The 82nd Airborne Division rock band, Riser Burn, put on a series of concerts in local elementary and middle schools in honor of Music In Our Schools Month. The annual March celebration engages music educators, students and communities to promote the benefits of high quality music education programs in schools.
“We try to get out in the schools and support the community as best we can to let them know that the arts is one of those things that bridges so many gaps,” said Staff Sgt. Tony Buzzella, Riser Burn’s drummer and assistant team leader.
Riser Burn is one of many traveling ensembles of the 82nd Airborne Division band from Fort Bragg.
Outside of MIOSM, this and other outfits travel to combat zones, deployed environments and stay active in the local region to spark influence and share the importance of the power of music.
“All the bombs (local residents) hear blowing up, and people training, and everything else — that’s not all the Army does,” said Buzzella. “We’re right here in the backyard ready to provide music (to) entertain and ... keep the Soldier motivated about what they're doing.”
The band doesn’t just focus on entertaining with their melodies. Many of the band’s members use music as a way to reach a broader audience to show music’s inspirational power, breaking through intellectual and developmental disabilities and spanning across language barriers.
Spc. Rachel Watson, one of the ensemble’s vocalist and French horn player with the brass quintet, studied music therapy in college and has worked with disabled children.
Watson said she has seen the power of music and the improvement it can make over time.
“I did a practicum with a group of kindergarten to first grade students with disabilities,” said Watson. “They may have a hard time with dexterity, but they can get a hold of these drum mallets and beat on a drum like it’s nothing. It’s just so incredible to see the progress they can make over time just through doing those types of things.”
Buzzella said with new developments in veteran care, the military has started to do a type of music therapy in which veterans suffering from severe PTSD are taught an instrument as a coping mechanism for their issues.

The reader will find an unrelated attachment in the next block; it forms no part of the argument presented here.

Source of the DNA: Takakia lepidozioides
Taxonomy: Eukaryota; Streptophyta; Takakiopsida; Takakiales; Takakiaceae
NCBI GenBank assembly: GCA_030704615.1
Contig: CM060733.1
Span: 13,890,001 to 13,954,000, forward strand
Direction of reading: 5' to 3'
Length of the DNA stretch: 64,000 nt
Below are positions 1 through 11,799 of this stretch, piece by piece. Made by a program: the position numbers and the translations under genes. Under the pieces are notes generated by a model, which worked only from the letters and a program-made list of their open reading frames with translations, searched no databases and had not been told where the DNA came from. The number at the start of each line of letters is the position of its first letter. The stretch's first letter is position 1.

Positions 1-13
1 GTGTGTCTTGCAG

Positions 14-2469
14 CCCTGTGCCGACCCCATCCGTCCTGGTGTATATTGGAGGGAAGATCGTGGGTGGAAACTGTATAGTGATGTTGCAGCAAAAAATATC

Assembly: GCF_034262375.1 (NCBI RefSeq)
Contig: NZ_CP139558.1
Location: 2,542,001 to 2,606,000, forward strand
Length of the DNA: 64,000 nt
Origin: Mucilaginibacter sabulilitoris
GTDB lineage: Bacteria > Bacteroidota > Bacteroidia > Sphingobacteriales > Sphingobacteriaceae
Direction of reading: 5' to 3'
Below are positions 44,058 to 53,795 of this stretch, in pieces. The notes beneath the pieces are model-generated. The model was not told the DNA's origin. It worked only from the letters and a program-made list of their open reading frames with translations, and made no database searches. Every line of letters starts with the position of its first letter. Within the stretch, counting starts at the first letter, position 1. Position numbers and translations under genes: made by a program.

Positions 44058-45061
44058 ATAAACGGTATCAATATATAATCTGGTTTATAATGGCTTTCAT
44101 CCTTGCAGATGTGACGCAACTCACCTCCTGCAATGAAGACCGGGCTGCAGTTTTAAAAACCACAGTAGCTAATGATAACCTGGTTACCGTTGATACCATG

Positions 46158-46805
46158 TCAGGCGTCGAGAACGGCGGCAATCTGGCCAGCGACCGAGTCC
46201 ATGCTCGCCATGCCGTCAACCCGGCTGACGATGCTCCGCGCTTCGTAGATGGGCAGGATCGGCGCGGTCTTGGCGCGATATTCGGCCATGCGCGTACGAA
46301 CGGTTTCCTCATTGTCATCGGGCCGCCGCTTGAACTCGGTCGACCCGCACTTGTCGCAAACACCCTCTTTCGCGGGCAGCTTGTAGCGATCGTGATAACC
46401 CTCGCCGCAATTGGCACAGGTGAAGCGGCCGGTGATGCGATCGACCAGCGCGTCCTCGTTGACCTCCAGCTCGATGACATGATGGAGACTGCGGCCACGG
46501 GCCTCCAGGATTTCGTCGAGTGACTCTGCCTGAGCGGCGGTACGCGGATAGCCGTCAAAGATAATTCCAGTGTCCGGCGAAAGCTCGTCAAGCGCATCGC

“We have many ensembles that go and play at veterans assisted-living homes throughout the year and we’re always doing community outreach stuff to support the local Fort Bragg and Fayetteville area,” Buzzella continued. “We were just talking ... about a case of dementia where a gentleman was considered mute, but when (the musicians) would (play) songs from his time he would start singing and he knew every word — they were amazed by that.”
Buzzella recalled a time when he performed for an audience in Japan with fellow band mate, Sgt. 1st Class Kevin Quinones, Riser Burn guitarist and team leader.
“Even if we couldn't speak Japanese and they could barely speak English, we all spoke ‘music,’” Buzella added.
Though Army musicians are a support element, they are not set apart from traditional combat occupations and are vital to the mission. Even when deployed, musicians provide a service by keeping the down-range Soldier connected to home; a service that shouldn't be taken for granted.
“One of the most rewarding things, at least for me in my career, was when I was deployed and got to play music,” said Buzzella. “You get to see the look of people’s faces change and how it motivates them in a positive way. That’s the power of music, it’s able to change so many things for people.”
In speaking for the whole group, Buzzella said the Army band wants everyone to know that they are a source of inspiration — not only to the Soldiers on and off the battlefield, but to the next generation of young people who listened to their music, saw soldiers in uniform and thought to themselves, “Hey, I could do that.”